Successful completion of Literature 1A, 1B, 2 and 3 or equivalent.
Although the U.S. did not enter the war until 1917, World War I was a watershed in American culture. Marking the end of the old order, the “Great War” gave rise to feelings of both alienation and liberation. Young authors like Pound, Eliot, Hemingway, and Faulkner attest to the widespread sense of anxiety and uncertainty. While their works reflect a longing for the values and traditions of a “lost” civilization, they also seize the opportunity to break with literary conventions and “make it new.” These American writers responded and gave shape to the international Modernist movement that had emerged in Europe in the early 1900s. Modernist symbols such as T.S. Eliot’s “Waste Land,” mythological motifs, and experimental literary techniques such as fragmentation, shifting perspectives, and “stream of consciousness” as well as the new medium of film had a profound impact on American (and European) literature throughout the twentieth century, as modernism gradually shaded into postmodernism after World War II. Reading works by male and female, white, black and Chicana authors, we will also study the ways in which changing perceptions of gender, race, and ethnicity inform the literature of multi-ethnic and multicultural America. We’ll end by discussing recent post-9/11 literature in the context of trauma theory and new genres such as the graphic novel.
Having completed this course: – Students have insight in (the relationship between) the most important literary movements in 20th-century American literature (until the present). – Students can place 20th century American literature in the context of American history and society, and global cultural debates. – Students can apply textual analysis skills, also to media such as film, tv series, and new genres such as the graphic novel.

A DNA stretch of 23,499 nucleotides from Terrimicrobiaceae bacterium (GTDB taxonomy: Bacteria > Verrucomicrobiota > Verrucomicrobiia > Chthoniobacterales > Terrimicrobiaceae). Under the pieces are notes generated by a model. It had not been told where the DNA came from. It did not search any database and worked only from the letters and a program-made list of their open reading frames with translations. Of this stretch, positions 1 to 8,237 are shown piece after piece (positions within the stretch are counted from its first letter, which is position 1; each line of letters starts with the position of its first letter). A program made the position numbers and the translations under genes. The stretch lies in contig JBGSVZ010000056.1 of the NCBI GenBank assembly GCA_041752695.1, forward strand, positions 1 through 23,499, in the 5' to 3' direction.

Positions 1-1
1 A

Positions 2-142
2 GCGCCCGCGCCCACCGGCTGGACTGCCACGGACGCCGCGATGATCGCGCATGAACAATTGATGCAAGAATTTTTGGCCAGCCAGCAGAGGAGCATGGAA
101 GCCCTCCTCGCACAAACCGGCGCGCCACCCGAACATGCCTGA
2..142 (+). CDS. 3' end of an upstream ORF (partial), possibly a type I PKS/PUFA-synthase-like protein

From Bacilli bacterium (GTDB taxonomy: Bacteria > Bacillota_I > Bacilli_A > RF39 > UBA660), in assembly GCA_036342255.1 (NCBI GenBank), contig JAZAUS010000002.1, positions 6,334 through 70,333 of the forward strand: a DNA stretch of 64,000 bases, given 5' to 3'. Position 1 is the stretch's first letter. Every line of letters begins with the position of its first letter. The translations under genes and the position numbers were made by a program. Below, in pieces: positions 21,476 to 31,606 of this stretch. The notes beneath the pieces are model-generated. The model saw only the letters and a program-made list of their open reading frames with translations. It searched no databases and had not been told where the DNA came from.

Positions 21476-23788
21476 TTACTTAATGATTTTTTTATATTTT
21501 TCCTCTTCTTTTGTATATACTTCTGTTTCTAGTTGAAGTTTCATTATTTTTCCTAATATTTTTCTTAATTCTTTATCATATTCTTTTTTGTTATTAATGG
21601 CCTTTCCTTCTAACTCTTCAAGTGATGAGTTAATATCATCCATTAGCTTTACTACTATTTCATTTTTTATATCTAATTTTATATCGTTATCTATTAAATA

The timetable will be available by June 1st on the website
Mode of instruction
Essay of 2000 words (25%), group presentation (25%) and written exam (50%)
At least two weeks before the course starts, the Blackboard site will be open for self-enrolment. There you can find the course syllabus. See Blackboard
Norton Anthology of American Literature (NAAL), 7th or 8th ed. volumes D and E (Norton)
Ernest Hemingway, The Sun Also Rises (Scribner)
Ralph Ellison, Invisible Man (Penguin)
Betty Friedan, The Feminine Mystique (Norton)
Hunter S. Thompson, Fear and Loathing in Las Vegas (Vintage).
Toni Morrison, Beloved (Penguin).
Sandra Cisneros, The House On Mango Street (Vintage).
Art Spiegelman, Maus I: A Survivor’s Tale (Pantheon)
Jonathan Safran Foer, Extremely Loud and Incredibly Close (Penguin).
Matthew Weiner et al., Mad Men season 1 (DVD 2007)
Students should register through uSis. Exchange students cannot register through uSis, but must see the director of studies and register with her. If you have any questions, please contact the departmental office, tel. 071 5272144 or mail: firstname.lastname@example.org.
Exchange and Study Abroad students, please see the Study in Leiden website for information on how to apply
Registration Studeren à la carte and Contractonderwijs
Departmental Office English Language and Culture, P.N. van Eyckhof 4, room 102C. Tel. 071 5272144; mail: email@example.com.
Co-ordinator of Studies: Ms T.D. Obbens, MA, P.N. van Eyckhof 4, room 103C.
This is the third of a series of three courses on American Literature, but it can also be followed separately.